Actuarial Science: Capital Asset Pricing Model
The construction of general equilibrium models allows us to determine the relevant measure of risk of any asset and the relationship between expected return and risk for any asset when markets are in equilibrium.
CAPM is the simplest form of an equilibrium model. The CAPM model is a straight line plot of the excess returns of the stock compared to the excess returns of the benchmark. The capital asset pricing model tells us about the relationship between risk and returns in the security market as a whole, assuming that investors act in accordance with mean-variance portfolio theory and that the market is in equilibrium. Mean-variance portfolio theory, sometimes called modern portfolio theory (MPT), specifies a method for an investor to construct a portfolio that gives the maximum return for a specified risk or the minimum risk for a specified return. It uses just the expected return and variance of the asset.
The standard form of capital asset pricing model was developed by Sharpe, Lintner, and Mossin, hence it is often referred to as the Sharpe-Lintner-Mossin form of CAPM.
Assumptions of the Model The real world is sufficiently complex that to understand it and construct models of how it works, one must assume away those complexities that are thought to have an only small effect on its behavior As the physicist builds models of the movement of matter in a frictionless environment, the economist builds models where there are no institutional frictions to the movement of stock prices.
- All investors have the same one-period horizon.
- All investors can borrow or lend unlimited amounts at the same risk-free rate.
- The markets for risky assets are perfect. Information is freely and instantly available to all investors and no investor believes that they can affect the price of a security by their own actions.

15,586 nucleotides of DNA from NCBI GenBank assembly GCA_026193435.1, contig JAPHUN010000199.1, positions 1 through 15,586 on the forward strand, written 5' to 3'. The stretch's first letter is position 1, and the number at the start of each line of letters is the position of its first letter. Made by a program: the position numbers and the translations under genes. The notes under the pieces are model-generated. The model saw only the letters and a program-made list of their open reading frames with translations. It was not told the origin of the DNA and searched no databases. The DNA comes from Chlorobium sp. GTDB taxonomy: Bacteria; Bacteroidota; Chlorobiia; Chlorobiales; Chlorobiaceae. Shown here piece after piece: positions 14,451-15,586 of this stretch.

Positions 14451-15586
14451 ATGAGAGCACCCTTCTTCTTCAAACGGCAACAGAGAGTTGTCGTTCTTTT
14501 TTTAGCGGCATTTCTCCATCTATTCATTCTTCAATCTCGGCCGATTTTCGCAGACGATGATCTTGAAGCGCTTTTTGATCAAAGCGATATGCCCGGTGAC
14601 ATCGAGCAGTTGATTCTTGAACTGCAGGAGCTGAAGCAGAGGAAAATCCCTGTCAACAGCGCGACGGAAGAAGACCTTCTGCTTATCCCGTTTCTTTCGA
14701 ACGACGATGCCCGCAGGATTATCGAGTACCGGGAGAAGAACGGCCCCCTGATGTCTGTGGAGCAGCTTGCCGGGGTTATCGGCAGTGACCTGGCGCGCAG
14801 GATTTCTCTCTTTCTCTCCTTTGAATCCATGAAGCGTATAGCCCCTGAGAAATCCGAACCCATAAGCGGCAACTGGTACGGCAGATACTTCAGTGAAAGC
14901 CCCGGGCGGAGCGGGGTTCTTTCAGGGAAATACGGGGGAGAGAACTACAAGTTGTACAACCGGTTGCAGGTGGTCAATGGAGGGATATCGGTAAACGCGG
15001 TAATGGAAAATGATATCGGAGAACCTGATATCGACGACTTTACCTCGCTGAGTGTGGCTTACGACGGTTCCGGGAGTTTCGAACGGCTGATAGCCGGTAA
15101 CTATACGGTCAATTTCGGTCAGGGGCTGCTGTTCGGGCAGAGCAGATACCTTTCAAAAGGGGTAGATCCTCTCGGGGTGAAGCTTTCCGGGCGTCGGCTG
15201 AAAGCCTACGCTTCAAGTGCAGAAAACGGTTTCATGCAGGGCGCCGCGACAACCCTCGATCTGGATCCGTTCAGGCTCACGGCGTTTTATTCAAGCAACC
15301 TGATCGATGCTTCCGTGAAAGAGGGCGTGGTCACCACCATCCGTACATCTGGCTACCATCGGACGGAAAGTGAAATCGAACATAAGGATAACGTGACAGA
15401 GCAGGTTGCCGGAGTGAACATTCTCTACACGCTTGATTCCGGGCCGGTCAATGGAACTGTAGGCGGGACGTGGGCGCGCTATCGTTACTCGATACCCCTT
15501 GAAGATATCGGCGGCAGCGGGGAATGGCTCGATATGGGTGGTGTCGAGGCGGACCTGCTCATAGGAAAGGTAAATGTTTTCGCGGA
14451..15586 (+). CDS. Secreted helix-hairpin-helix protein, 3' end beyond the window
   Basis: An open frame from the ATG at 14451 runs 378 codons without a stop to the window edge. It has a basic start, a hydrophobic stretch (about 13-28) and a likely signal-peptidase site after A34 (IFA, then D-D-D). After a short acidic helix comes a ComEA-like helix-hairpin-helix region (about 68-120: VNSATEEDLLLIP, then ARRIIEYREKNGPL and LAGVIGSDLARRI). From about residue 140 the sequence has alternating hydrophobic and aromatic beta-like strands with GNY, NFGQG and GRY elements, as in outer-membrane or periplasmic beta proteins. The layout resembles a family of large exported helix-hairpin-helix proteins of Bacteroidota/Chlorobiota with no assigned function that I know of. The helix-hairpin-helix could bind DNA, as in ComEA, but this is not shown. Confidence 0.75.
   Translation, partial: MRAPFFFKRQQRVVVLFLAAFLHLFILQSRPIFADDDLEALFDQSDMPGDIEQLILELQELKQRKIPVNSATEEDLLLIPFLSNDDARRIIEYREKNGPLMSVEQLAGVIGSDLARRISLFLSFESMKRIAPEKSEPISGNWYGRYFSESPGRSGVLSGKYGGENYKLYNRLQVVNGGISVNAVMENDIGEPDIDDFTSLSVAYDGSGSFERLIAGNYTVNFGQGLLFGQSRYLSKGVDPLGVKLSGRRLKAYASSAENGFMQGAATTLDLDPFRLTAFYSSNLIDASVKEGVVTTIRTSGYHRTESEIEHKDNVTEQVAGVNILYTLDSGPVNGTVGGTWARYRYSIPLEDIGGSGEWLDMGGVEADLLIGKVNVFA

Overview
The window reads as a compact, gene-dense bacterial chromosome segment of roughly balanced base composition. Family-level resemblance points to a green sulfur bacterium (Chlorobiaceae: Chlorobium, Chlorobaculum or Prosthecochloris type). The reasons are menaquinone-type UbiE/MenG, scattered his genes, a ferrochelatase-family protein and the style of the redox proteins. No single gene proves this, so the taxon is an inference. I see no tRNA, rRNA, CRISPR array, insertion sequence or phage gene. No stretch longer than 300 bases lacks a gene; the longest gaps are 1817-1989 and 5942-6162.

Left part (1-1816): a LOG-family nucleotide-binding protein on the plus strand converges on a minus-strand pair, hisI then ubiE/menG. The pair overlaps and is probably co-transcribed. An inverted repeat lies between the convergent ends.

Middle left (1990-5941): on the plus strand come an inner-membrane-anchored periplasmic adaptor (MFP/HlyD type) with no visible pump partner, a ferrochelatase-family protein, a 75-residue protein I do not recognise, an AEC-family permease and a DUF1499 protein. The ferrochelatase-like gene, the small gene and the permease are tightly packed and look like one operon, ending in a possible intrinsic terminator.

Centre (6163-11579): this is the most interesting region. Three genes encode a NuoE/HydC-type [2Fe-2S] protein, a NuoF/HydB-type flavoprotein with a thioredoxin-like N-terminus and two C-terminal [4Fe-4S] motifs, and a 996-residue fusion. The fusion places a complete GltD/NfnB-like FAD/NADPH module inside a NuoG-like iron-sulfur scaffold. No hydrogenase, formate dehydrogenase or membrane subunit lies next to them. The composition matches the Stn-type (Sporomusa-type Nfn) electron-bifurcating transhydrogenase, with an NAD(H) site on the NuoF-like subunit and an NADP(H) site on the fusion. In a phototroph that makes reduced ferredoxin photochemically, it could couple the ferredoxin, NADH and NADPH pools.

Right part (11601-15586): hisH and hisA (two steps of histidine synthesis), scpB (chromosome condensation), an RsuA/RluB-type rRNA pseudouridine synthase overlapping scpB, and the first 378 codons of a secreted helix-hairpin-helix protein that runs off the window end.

- Investors have the same estimates of the expected returns, standard deviations and covariance of securities over the one-period horizon.
- All investors measure in the same ‘currency’ e.g. pounds or dollars or in ‘real’ or ‘money’ terms.
- All assets are marketable.
There are a few assumptions that underlie many financial models like mean-variance portfolio theory, they are:
- all expected returns, variances and covariance of pairs of assets are known
- investors make their decisions purely on the basis of expected return and variance
- investors are non-satiated
- investors are risk-averse
- there is a fixed single-step time period
- there are no taxes or transaction costs
- assets may be held in any amounts, (with short-selling, infinitely divisible holdings, no maximum investment limits)
The capital market line
The straight line denoting the new efficient frontier is called the capital market line. Its equation is:
All investors will end up with portfolios somewhere along the capital market line, and all efficient portfolioswould lie along the capital market line. However, not all securities or portfolios lie along the capital market line.
(Expected return) = (Price of time) + (Price of risk) * (Amount of risk)
The market price of risk: It is the extra return that can be gained by increasing the level of risk (standard deviation) on an efficient portfolio by one unit. It is calculated using the formula,
The Security Market Line
It is also possible to develop an equation relating the expected return on an asset to the return on the market: